### Volume Variable Access Functions

```float incident( string name, float value )
float incident( string name, color value )
float incident( string name, point value )```
```float opposite( string name, float value )
float opposite( string name, color value )
float opposite( string name, point value )```

These functions access the value of the volume variable name that is stored in the volume shaders attached to geometric primitive surface. incident accesses values from the volume shader that describes the volume which contains the incident ray `I`. opposite accesses values from the volume shader that describes the volume on the other side of the surface. If the named variable exists and is of the correct type, the value is stored in value and the function returns 1; otherwise, value is unchanged and the function returns 0.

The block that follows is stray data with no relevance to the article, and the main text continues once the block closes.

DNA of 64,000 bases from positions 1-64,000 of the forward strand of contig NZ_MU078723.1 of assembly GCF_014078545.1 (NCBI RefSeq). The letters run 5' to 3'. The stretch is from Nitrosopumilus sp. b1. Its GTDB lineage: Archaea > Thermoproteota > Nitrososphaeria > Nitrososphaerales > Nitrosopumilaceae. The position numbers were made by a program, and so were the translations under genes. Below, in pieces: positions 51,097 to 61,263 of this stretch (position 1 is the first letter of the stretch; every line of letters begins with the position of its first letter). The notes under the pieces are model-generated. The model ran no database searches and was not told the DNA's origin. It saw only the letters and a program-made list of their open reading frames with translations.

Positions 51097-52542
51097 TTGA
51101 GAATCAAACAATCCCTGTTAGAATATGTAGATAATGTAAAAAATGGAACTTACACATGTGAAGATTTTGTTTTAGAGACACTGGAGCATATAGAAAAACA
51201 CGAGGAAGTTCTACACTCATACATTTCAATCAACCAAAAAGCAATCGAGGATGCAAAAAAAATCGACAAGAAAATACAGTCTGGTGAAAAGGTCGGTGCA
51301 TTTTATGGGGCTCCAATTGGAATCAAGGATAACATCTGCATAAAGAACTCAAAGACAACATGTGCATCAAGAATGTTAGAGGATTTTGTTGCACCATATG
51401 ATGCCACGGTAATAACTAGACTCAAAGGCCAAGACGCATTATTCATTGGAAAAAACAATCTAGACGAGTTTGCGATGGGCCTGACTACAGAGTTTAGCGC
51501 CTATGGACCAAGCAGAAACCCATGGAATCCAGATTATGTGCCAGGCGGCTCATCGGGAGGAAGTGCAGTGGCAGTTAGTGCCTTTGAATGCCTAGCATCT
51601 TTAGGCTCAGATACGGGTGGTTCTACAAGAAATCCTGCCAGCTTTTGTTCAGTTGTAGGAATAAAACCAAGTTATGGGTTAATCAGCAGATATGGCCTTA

### Print Function

`printf( string format, val1, val2,..., valn )`

Print the values of the specified variables on the standard output stream of the renderer. format uses "%f", "%p", "%c", and "%s" to indicate float, point, color and string, respectively.

Copyright - Sudhir R Kaushik (sudhir@cs.wpi.edu)